Time in psychosis was 3.00 years with the long-acting risperidone option, 3.36 years with the oral risperidone option, and 3.18 years with the haloperidol depot option.
The mean PANSS score during relapses was 137 with the long-acting risperidone option, 149 with the oral risperidone option and 147 with the haloperidol depot option.
The mean PANSS score between relapses was 82 with the long-acting risperidone option and 91 with the oral risperidone and haloperidol depot options.
Methods used to derive estimates of effectiveness
Some of the effectiveness estimates were based on expert opinion. A panel of local experts on psychiatric diseases was formed in order to comment on a model that had been developed for the UK. The input parameters of the model were adjusted according to the panel's comments.
Estimates of effectiveness and key assumptions
The duration of a relapse was assumed to be independent of treatment.
Measure of benefits used in the economic analysis
The authors did not derive a summary measure of health benefit. The analysis was therefore categorised as a cost-consequences study.
Adopting the health system perspective, the direct costs included in the analysis were for the depot injection, treatment in different locations (e.g. home, sheltered living, day care, hospital, long-term hospitalisation) and medications. The costs and the quantities were not analysed separately. The costs were derived from official published sources, while the quantities of resources used were derived from the model. All costs were reported for the year 2003 and, as the time horizon of the model was 5 years, discounting was appropriately conducted.
Statistical analysis of costs
The costs were treated deterministically.
The indirect costs were not included in the analysis.
Canadian dollars (CAD). The conversion rate to US dollars ($) was CAD 1 = $0.71.
A one-way sensitivity analysis was performed to estimate variability in the data. The input parameters tested were:
the level of hospital care (six different levels of care according to increasing nursing attendance and daily costs varying from CAD 192 at level 1 to CAD 1,248 at level 6);
the treatment regimen;
the choice of conventional depot;
the patient compliance rates;
the effect of atypical agents on the PANSS score;
the definition of DI;
the effect of sex on risk potential;
the PANSS threshold to present a risk to society;
the calculation of the PANSS score;
the probability of side effects of each treatment;
the effect of non-compliance on time between relapses
the difference between atypical and conventional treatment in terms of the duration of relapse; and
the discount rate.
The method used to select the ranges was not explicitly reported. A sub-group analysis was also performed to test the robustness of the results. Patients at high risk of relapse were either assumed to fully recover ("total recovery patients") or get worse ("partial recovery patients"). The results were tested when the analysis was limited to either sub-group.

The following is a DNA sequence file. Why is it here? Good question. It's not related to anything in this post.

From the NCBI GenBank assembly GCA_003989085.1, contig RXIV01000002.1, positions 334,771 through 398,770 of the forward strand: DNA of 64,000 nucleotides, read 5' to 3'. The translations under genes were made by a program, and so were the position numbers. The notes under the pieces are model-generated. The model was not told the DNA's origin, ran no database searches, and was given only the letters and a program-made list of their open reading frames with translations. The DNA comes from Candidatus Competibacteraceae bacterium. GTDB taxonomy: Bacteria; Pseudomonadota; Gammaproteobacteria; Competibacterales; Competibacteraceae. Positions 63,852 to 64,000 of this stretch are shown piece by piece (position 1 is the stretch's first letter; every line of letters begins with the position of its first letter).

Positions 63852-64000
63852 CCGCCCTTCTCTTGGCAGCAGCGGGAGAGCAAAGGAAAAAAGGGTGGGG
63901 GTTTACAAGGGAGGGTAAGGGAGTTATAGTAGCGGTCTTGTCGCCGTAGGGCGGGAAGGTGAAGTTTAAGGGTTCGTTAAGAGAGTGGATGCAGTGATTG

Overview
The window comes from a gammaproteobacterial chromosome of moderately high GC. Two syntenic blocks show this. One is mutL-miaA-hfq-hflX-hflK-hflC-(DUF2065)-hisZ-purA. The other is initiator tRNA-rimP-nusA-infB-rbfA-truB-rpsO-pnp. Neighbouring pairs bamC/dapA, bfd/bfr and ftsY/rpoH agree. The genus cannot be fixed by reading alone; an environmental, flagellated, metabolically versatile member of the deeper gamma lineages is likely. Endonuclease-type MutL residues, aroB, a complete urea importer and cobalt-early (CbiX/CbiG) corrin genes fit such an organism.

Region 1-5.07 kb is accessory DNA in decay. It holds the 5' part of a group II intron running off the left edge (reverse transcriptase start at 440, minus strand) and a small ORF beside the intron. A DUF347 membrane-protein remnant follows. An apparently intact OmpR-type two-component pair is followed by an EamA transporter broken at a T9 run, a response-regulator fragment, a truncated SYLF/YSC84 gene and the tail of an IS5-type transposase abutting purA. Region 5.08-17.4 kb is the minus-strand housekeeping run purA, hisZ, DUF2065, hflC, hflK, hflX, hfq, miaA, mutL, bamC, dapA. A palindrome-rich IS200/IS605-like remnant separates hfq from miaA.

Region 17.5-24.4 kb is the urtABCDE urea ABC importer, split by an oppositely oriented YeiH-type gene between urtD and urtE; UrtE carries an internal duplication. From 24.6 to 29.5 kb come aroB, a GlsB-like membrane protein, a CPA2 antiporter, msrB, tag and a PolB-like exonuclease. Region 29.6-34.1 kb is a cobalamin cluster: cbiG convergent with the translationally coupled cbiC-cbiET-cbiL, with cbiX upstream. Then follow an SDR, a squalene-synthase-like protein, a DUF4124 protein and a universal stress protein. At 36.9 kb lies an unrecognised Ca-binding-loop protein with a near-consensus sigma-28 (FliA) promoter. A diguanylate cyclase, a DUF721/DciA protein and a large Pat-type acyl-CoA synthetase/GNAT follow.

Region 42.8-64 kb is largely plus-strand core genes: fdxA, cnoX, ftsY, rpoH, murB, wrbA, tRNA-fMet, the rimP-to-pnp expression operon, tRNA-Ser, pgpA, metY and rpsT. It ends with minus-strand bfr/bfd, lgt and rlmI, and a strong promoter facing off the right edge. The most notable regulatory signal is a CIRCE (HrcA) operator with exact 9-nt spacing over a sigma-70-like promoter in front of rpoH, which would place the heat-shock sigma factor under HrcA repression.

Estimated benefits used in the economic analysis
See the 'Outcomes Assessed in the Review' section.
The total costs were reported per patient. At year 5, the long-acting risperidone treatment resulted in a total cost per patient of CAD 171,181, the oral risperidone in CAD 187,226 and haloperidol depot in CAD 179,839.
It was reported that, over the 5-year period, starting with long-acting risperidone resulted in cost-savings of CAD 8,657 per patient (CAD 6,908 discounted) in comparison with haloperidol depot and CAD 16,044 per patient (CAD 13,130 discounted) in comparison with oral risperidone.
It should be noted that the cost of side effects were not considered in the economic analysis.
Synthesis of costs and benefits
The costs and benefits were not combined.
When the sub-group analysis was limited to total recovery patients, the long-acting risperidone option resulted in additional costs in comparison with oral risperidone (-CAD 7,104) or haloperidol depot (-CAD 10,184). On the other hand, when the analysis was limited to patients with partial recovery, the long-acting risperidone option resulted in additional savings in comparison with oral risperidone and haloperidone depot (savings of CAD 21,185 and CAD 15,353, respectively).
The one-way sensitivity analysis demonstrated that when the additional efficacy of atypical agents for reducing the PANSS score (0.83) compared with conventional formulations (0.89) was decreased from 6 to 0%, long-acting risperidone remained more effective but did not result in cost-savings. For symptoms and relapses, the most influential parameter was the compliance rate of the patients. For example, when the base-case difference in compliance between oral atypical agents and long-acting risperidone was decreased by 50%, long-acting risperidone did not result in cost-savings.
"Long-acting risperidone was the dominant strategy, being more effective and less costly than oral risperidone or haloperidol depot."
CRD COMMENTARY - Selection of comparators
The choice of the comparators was explicitly justified. Starting with an oral atypical antipsychotic agent (e.g. oral risperidone) as first-line treatment would seem to represent current practice in the authors' setting. You should decide if these represent a commonly used health technology in your own setting.
Validity of estimate of measure of effectiveness